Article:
Classic Antitrust Cases: Trinko, linkLine and the House Report on Big Tech


Author:  Steven J. Cernak

On October 6, 2020, the Antitrust Subcommittee of the U.S. House Judiciary Committee issued its long-anticipated Majority Report of its Investigation of Competition in Digital Markets.  As expected, the Report detailed its findings from its investigation of Google, Apple, Facebook, and Amazon along with recommendations for actions for Congress to consider regarding those firms.

In addition, the Report included recommendations for some general legislative changes to the antitrust laws.  Included in those recommendations were proposals for Congress to overrule several classic antitrust opinions.  Because this blog has summarized several classic antitrust cases over the years (see here and here, for example), we thought we would summarize some of the opinions that now might be on the chopping block.  This post concerns two classic Supreme Court opinions on refusal to deal or essential facility monopolization claims, Trinko and linkLine.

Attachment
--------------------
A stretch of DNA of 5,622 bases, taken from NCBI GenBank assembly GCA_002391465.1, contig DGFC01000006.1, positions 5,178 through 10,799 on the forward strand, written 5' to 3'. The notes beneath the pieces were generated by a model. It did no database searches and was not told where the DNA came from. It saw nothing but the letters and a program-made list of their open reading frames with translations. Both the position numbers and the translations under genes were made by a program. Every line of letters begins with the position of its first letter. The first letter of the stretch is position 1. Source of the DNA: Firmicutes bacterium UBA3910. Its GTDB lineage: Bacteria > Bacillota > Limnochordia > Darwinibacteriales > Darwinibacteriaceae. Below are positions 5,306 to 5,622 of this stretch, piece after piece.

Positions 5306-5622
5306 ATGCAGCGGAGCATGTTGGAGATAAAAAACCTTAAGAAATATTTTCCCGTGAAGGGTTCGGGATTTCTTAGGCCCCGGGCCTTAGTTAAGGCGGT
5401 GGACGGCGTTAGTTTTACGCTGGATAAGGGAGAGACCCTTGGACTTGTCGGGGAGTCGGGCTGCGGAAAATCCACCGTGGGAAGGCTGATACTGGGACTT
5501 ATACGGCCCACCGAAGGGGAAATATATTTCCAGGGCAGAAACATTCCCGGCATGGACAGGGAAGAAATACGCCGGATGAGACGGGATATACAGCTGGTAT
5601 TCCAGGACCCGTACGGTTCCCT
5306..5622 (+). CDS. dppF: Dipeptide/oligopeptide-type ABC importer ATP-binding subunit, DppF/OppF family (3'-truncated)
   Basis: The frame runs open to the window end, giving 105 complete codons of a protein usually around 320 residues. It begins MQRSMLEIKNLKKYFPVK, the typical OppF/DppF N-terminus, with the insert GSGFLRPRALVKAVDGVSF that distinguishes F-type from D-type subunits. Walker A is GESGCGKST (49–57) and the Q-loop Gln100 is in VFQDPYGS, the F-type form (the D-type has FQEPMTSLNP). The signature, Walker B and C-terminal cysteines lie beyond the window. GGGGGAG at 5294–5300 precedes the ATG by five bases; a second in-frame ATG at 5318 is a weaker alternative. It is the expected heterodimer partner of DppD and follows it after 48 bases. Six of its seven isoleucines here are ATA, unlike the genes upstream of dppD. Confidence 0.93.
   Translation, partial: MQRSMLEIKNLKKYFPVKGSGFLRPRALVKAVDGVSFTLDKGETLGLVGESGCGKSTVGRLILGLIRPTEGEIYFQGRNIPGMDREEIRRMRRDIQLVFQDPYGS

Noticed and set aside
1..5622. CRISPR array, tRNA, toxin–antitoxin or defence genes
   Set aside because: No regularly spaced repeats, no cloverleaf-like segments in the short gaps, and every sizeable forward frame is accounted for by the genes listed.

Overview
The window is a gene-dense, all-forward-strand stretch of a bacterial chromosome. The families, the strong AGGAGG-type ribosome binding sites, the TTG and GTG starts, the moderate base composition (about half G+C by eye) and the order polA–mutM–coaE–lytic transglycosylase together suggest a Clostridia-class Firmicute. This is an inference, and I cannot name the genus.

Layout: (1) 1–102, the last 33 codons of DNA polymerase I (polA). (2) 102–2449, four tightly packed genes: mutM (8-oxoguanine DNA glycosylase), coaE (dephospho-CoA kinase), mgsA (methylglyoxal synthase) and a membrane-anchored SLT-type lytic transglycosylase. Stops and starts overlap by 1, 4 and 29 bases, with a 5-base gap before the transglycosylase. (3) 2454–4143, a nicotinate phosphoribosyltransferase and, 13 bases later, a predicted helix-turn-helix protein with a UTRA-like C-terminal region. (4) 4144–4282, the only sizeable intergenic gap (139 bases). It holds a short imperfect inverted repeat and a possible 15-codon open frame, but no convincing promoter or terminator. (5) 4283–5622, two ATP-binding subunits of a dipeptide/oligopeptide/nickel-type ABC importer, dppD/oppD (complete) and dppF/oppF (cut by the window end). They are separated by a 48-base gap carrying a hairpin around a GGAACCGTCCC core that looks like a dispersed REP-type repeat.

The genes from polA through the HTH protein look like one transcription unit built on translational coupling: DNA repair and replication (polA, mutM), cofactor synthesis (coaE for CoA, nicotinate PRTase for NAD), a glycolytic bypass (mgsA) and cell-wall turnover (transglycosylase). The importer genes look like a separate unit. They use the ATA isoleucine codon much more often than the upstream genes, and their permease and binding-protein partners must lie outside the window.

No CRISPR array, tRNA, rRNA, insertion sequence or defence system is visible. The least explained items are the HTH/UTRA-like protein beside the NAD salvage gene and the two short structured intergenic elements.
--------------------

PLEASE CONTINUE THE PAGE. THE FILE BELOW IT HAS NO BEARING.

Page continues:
House Report on Refusal to Deal and Essential Facilities

The Report’s recommendations for general changes in the antitrust laws included several aimed at increasing enforcement of Sherman Act Section 2’s prohibition of monopolization.  In particular, the Report recommended that:

Congress consider revitalizing the “essential facilities” doctrine, or the legal requirement that dominant firms provide access to their infrastructural services or facilities on a nondiscriminatory basis.  To clarify the law, Congress should consider overriding judicial decisions that have treated unfavorably essential facilities- and refusal to deal-based theories of harm.  (Report, pp. 396-7)

The two judicial opinions listed were Verizon Commc’ns Inc. v. Law Offices of Curtis V. Trinko, LLP, 540 U.S. 398 (2004) and Pacific Bell Telephone Co. v. linkLine Communications, Inc., 555 U.S. 438 (2009).